Public Health News Roundup: April 18
Doctors’ Knowledge of Lab Test Costs Reduces Unnecessary Testing
Knowing the cost of a laboratory tests makes doctors less inclined to order them for hospitalized patients, according to a new study in JAMA Internal Medicine. About $226 billion was wasted on unnecessary tests in 2011, according to the study from researchers at The Johns Hopkins University School of Medicine in Baltimore. Unnecessary tests also increase the risk of patient harm and false positives. "The rational approach to ordering tests is something we should all be interested in, and something—if we did better—that would save the system money and save the patients the horror of causing harm," said Leonard Feldman, MD, of Johns Hopkins. Read more on access to health care.
Mass. Study Shows Importance of Simplifying Health Insurance Benefits Options
Just six months before open enrollment for the Affordable Care Act’s health insurance marketplaces begins, a new study in the journal Health Affairs shows that some Massachusetts families who enrolled in unsubsidized Commonwealth Health Insurance Connector Authority plans experienced higher financial burdens due to health care costs. The study found that 38 percent saw financial burdens and 45 percent saw higher-than-expected out-of-pocket costs—indicating that lower-income families with increased health care needs and multiple children are at particular risk for higher costs. “Given the complexity of health insurance choices and consumers’ limited understanding of health insurance benefits, policy makers need to reach out and simplify information to promote optimal plan choices for the people,” wrote the study’s authors. Read more on community health.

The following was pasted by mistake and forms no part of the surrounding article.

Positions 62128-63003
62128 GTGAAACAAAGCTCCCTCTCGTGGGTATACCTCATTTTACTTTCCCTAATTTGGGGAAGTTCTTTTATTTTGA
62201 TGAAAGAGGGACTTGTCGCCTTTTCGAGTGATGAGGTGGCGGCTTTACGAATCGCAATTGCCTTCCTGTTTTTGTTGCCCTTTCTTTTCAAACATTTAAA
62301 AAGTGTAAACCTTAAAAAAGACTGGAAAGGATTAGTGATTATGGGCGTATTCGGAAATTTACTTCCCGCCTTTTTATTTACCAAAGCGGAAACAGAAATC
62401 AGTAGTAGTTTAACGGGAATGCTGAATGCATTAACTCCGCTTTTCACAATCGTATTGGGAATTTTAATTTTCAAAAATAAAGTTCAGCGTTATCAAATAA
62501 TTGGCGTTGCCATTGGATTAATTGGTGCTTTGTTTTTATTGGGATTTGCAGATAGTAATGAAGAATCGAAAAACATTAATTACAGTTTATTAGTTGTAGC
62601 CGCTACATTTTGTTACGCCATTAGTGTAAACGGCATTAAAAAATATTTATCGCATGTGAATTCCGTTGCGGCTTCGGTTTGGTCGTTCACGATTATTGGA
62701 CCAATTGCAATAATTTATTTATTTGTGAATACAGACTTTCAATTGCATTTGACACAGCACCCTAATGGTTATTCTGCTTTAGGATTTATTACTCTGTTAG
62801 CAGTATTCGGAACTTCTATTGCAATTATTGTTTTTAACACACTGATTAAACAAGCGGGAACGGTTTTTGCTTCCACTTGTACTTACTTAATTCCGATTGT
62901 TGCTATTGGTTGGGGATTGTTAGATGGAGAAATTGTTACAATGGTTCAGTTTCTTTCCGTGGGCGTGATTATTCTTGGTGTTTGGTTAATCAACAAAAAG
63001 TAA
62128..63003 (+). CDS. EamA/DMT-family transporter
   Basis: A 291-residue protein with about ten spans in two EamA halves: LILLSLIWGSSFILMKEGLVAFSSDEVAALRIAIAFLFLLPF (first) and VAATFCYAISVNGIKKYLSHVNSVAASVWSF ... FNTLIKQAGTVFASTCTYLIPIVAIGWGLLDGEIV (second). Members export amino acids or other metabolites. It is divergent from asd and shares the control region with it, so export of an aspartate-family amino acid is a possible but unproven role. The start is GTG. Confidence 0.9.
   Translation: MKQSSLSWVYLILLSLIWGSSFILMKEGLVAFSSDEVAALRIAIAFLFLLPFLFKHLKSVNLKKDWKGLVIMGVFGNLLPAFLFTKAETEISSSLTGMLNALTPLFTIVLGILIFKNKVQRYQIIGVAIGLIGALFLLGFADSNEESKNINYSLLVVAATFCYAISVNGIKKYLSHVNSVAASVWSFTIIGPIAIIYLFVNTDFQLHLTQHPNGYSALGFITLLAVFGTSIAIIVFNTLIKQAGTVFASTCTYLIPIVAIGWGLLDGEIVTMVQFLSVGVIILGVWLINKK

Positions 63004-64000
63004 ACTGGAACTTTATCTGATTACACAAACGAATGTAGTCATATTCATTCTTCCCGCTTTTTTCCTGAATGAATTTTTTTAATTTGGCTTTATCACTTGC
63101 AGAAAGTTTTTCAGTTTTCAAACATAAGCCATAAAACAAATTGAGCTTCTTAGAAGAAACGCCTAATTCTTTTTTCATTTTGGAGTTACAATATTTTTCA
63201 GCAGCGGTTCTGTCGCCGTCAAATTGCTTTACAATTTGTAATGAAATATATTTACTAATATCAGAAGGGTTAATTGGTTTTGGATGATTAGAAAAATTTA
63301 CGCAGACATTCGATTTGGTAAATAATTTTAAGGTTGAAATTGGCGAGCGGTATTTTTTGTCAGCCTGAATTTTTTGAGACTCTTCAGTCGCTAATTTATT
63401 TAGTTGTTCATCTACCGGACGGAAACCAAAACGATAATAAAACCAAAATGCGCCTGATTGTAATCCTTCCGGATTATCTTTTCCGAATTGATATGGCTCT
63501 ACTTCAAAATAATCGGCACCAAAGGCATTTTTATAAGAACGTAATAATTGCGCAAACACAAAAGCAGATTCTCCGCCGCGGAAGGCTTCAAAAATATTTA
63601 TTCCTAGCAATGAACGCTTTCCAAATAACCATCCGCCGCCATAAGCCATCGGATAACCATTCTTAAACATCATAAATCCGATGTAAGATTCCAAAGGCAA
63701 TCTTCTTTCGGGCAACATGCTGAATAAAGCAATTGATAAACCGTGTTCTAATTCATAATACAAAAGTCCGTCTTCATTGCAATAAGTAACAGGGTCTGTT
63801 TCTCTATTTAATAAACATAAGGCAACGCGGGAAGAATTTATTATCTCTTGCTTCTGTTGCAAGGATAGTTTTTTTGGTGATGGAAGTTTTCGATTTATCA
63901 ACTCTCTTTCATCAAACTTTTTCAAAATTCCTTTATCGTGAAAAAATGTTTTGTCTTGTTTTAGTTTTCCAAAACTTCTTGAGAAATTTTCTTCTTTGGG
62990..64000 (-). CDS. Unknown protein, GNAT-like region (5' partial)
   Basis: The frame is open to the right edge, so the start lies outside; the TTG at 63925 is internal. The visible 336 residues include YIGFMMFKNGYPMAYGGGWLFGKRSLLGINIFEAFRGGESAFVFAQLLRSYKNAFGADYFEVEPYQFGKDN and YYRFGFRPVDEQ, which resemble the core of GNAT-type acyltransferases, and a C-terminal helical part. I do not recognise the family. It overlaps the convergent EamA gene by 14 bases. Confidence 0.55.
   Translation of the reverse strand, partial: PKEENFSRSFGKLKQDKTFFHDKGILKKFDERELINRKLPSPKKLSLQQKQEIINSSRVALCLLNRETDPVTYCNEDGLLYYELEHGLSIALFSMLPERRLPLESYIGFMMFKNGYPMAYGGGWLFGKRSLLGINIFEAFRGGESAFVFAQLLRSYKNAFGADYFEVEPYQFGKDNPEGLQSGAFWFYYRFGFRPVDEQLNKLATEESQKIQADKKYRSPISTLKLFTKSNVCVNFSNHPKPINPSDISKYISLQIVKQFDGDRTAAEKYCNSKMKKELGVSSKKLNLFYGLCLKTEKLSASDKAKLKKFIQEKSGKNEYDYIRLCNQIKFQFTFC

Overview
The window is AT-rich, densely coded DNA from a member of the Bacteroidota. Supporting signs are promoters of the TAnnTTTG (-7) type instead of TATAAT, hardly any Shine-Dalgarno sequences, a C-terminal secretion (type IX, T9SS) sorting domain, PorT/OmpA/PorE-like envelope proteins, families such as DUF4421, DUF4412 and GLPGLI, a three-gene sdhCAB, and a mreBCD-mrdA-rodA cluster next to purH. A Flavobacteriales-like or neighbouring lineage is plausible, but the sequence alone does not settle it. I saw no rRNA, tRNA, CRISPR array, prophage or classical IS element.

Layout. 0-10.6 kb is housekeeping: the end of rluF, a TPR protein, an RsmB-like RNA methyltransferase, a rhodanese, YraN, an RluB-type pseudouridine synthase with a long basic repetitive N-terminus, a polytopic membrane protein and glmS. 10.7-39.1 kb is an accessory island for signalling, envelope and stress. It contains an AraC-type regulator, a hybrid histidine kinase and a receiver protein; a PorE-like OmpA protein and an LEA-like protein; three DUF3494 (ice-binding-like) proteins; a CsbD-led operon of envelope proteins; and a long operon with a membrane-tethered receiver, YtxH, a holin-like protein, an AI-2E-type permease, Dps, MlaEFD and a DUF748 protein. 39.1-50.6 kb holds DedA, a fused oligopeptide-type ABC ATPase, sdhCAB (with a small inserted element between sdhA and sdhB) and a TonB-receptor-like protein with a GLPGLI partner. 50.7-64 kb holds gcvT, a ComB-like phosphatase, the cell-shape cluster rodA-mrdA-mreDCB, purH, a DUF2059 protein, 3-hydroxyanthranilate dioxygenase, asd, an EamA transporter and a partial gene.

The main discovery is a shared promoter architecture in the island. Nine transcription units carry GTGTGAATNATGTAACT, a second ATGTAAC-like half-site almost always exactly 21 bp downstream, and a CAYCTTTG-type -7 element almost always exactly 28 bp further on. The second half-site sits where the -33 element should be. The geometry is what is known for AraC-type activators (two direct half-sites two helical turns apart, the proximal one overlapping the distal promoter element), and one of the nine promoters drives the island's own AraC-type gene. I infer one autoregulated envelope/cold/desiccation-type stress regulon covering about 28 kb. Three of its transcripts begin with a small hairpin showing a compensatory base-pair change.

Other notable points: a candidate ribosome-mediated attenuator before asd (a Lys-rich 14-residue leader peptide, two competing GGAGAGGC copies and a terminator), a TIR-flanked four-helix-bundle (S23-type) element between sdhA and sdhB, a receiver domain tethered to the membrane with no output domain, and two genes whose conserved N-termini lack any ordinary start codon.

CSPI Classifies Ginkgo Biloba as ‘Avoid’
The Center for Science in the Public Interest (CSPI) is now recommending people avoid Ginkgo biloba after a National Toxicology Program study linked it to liver cancer in mice and thyroid cancer in rats. The substance can be found in many dietary supplements, herbal teas and energy drinks. "Ginkgo has been used in recent years to let companies pretend that supplements or energy drinks with it confer some sort of benefit for memory or concentration," said CSPI executive director Michael F. Jacobson. "The evidence for those claims has been dubious, at best. The pretend benefits are now outweighed by the real risk of harm." The U.S. Food and Drug Administration has previously sent warning to drink manufacturers stating that the ingredient is not generally considered safe for food. Read more on nutrition.